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Video instructions and help with filling out and completing Which Form 4797 Losses

Instructions and Help about Which Form 4797 Losses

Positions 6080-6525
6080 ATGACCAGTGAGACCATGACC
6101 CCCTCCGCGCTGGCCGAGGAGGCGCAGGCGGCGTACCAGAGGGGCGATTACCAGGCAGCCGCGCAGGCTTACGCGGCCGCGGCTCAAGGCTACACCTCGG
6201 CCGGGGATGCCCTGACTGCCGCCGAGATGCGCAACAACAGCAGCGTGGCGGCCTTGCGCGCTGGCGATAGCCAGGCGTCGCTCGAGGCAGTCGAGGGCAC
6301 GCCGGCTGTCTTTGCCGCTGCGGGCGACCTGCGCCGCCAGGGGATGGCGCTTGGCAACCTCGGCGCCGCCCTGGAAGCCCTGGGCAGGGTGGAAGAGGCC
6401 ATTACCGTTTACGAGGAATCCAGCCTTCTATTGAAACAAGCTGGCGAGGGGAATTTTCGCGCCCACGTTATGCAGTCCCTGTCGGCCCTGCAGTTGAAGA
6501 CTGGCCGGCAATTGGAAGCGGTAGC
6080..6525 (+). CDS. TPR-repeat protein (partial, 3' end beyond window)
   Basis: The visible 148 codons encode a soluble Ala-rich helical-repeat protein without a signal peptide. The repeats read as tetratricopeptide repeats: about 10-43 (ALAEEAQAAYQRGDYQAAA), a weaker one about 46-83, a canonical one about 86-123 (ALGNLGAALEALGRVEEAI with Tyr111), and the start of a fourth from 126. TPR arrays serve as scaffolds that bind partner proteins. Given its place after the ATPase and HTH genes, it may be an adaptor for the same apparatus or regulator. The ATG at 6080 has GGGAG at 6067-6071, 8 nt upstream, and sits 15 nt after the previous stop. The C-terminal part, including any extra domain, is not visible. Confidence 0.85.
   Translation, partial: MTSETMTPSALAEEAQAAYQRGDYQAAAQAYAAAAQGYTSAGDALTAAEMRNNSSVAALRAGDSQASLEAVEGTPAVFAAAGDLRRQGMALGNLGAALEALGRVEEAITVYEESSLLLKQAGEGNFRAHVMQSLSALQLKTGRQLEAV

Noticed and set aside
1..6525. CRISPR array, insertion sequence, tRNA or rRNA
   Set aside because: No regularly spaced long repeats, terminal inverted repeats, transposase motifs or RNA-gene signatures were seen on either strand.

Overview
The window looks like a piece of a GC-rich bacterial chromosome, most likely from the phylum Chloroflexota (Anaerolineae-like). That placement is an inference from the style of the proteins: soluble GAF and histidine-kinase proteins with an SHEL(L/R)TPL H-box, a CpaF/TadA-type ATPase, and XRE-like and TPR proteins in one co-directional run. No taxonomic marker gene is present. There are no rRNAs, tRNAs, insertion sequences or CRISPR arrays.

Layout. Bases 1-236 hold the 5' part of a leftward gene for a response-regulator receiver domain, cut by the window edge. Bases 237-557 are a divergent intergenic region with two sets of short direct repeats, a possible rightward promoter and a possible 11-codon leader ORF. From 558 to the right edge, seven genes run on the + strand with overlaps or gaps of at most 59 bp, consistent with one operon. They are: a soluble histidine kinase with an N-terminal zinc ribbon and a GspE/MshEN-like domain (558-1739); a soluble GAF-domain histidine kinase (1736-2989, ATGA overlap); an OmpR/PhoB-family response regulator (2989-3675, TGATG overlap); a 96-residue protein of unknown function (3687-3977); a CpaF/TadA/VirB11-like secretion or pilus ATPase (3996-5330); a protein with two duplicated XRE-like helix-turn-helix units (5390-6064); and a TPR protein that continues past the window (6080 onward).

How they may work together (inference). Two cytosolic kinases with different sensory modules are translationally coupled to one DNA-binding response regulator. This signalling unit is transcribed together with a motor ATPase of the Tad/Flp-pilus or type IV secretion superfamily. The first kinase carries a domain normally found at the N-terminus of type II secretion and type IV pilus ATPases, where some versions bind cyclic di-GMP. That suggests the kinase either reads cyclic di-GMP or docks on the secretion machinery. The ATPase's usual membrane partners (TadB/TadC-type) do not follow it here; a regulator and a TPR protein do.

Here in Chapter 13, we are learning an extension of what we had learned back in Chapter 5 regarding the calculation of capital gain or loss. However, in Chapter 13, we are not selling or disposing of capital assets. Instead, we are dealing with section 1231 assets, which are basically business assets that are being disposed of. This disposal may result in a gain or loss, which could be treated as a capital gain, an ordinary gain under recapture rules, or an ordinary loss. To summarize this chapter, we are selling or disposing of section 1231 assets. If there is a gain, it is best to tax it at low rates, such as the long-term capital gains rates of 0%, 15%, or 20%, depending on the taxpayer's marginal tax rate. For business assets, section 1231 assets are generally fine, and in the next slide, we will discuss how to handle them when selling them at a gain. If the gain is long-term, it will be taxed as a long-term capital gain at lower rates. However, part of the gain may need to be treated as ordinary income if it is recaptured by deducting 1231 losses as ordinary losses in previous years. There is also something called recaptured section 1250, which applies mainly to real estate, and it is taxed at regular rates, with a maximum rate of 25%. Another type of gain is recaptured section 1245 and 1250, which turn the gain into ordinary income. Section 1231 losses, on the other hand, can be used to offset all types of income. This allows the taxpayer to benefit from both the capital gain treatment at low rates and the ordinary loss treatment for all types of income. However, if there is some type of recapture or on recaptured section 1253, the...